Sue n

Richard Brown at 15:37 on 17 January 2005  Report this post


A superb piece of travel writing in my estimation; informative, funny, evocative. Japan is one of the countries I have avoided (probably for fear of kind of scene you so vividly describe at the opening of the piece) but somehow you conveyed an overall atmosphere which lures. Maybe...
Incidentally, I'm one of the (apparent) few who didn't like 'Lost in Translation'. If you do get round to seeing it it would be interesting to read your views.


freddie at 16:49 on 17 January 2005  Report this post
I was particularly pleased to read your excellent travel piece as my own long-awaited visit to Japan had to be cancelled last year. You really brought it to life for me.

I enjoyed your restaurant review - see my comments - and hoped you would work on the travel writing you mentioned in your profile. As I expected, it suits your style very well indeed.

The piece, as well as being highly entertaining and enjoyable, is packed with detailed and useful information. If you are actively looking for publication, it is worth saying that being prepared to supply all the mundane, travel nuts and bolts info in addition to the piece itself (not to mention pictures) makes it immediately more appealing to an editor.


pastytraveller at 21:01 on 17 January 2005  Report this post
Thanks to everyone for taking the time to read and comment.


PS Incidentally, I've just noticed that the wee "author request" box says "No too harsh...". How clever this site is to recognise regional dialects. Pure dead brilliant, so it is.

Bianca at 14:17 on 30 January 2005  Report this post
I super piece of writing.

I was hooked as soon as you arrived at the station. I imagined a speeded up piece of film of two million Japanese rushing around you.

Your insights into the protocol are enlightening and mystifying.A really good read with a good mix of the geography, history and modern times.

I lived in hong Kong for three years in the early 80's. At that time it was still a case of East meets West and a fascinating place to work in. Language was never a problem there of course with a large population of ex pats and a people who took a pride in speaking some English.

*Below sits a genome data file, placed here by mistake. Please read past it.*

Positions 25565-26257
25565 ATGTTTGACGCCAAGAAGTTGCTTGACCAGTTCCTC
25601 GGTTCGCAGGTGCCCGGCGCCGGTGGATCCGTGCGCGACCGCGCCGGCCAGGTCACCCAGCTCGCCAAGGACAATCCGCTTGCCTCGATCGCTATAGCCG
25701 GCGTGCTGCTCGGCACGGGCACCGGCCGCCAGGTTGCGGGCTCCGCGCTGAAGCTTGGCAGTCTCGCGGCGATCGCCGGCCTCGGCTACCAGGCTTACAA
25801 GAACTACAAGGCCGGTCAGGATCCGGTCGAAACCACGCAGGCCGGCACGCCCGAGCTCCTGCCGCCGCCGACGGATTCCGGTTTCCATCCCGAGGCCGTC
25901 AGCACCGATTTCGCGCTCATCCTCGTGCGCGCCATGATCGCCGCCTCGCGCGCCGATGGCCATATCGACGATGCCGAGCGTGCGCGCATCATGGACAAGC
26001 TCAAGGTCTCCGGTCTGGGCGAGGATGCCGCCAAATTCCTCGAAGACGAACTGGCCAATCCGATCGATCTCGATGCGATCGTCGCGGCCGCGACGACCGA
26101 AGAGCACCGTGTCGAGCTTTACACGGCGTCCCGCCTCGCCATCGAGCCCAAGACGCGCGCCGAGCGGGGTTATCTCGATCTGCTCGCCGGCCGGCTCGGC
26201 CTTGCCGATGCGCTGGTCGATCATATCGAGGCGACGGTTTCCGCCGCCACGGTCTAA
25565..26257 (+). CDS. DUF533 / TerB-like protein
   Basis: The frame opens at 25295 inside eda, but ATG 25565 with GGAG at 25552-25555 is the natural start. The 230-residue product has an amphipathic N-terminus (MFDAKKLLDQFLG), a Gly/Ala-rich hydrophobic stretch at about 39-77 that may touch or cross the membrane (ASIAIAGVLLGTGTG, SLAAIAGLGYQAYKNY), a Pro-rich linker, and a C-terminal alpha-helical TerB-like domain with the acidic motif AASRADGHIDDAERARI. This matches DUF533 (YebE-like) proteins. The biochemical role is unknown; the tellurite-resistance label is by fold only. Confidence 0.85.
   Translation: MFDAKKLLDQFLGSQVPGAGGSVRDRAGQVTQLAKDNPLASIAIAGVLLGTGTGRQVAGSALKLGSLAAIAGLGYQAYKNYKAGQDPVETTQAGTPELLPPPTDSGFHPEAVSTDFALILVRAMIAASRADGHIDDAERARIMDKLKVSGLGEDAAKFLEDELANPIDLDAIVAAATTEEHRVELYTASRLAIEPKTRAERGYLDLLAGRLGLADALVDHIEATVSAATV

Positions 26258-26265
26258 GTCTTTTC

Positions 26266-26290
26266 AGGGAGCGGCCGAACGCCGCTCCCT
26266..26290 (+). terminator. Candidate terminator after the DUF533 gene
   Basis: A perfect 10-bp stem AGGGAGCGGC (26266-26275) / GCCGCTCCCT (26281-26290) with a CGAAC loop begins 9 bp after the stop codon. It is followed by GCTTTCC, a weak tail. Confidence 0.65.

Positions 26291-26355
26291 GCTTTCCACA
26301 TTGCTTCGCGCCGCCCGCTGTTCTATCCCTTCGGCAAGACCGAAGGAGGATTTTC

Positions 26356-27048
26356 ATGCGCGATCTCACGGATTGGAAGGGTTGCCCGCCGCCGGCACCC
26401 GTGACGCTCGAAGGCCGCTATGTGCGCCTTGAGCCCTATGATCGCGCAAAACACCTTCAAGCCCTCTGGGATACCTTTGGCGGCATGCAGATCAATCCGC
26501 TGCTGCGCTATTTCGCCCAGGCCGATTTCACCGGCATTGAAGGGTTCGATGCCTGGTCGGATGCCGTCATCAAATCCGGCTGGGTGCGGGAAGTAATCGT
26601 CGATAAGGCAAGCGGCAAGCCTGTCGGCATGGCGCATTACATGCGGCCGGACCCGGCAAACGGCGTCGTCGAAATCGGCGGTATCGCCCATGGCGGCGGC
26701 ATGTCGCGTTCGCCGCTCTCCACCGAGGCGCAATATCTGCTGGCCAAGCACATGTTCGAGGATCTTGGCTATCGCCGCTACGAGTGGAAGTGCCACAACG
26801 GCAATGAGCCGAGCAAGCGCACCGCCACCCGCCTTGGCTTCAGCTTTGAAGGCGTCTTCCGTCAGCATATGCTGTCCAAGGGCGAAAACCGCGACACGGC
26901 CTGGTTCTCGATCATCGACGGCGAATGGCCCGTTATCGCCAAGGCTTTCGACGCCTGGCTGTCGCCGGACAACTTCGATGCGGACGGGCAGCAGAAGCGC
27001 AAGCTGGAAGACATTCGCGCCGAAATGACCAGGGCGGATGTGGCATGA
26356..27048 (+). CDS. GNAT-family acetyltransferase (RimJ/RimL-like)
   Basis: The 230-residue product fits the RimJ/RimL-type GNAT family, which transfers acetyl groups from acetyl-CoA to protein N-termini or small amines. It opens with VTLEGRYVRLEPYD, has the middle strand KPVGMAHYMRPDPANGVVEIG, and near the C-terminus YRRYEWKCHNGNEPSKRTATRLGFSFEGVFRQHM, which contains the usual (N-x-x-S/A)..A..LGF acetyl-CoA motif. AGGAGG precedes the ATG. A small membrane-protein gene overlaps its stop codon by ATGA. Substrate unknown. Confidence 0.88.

Perhaps some of the charm of Japan is the fact that it still stands somewhat alone.


lang-lad at 11:02 on 29 May 2005  Report this post
I think the piece starts at "Tokyo is a machine that can never be turned off. It's a terrifying vision of concrete, neon and glass driving onwards and outwards under ...etc." Prior to that I wasn't getting into it then suddenly it woke up and we were off. You could recycle the opening observations,if necessary, later on but as the piece is about Tokyo, start it with Tokyo and introduce yourself later. No too harsh no too soft - that wasnae too harsh was it?

jen52 at 13:05 on 27 February 2007  Report this post
Actually I live in Japan at the moment, and spent a 2 year period here from 97-99 when I came for my first teaching job. Kind of fitting my teaching career should end here too (time to move on!)

I just wanted to recommend a book I've read recently, Dogs and Demons by Alex Kerr. While I found it a depressing read, it certainly explains the concrete everywhere policy, and why when you visit a place like Kyoto which survived the war, you find yourself priviledged to glimpse the very history and culture that the prefectural government has been systematically destroying since the 1960s.

About your writing: it was lovely to see Japan through the eyes of a newcomer. I can't remember how I felt the first time I went through Tokyo station, but your evocative passage brought at least some of that awe back again. It's an incredible city.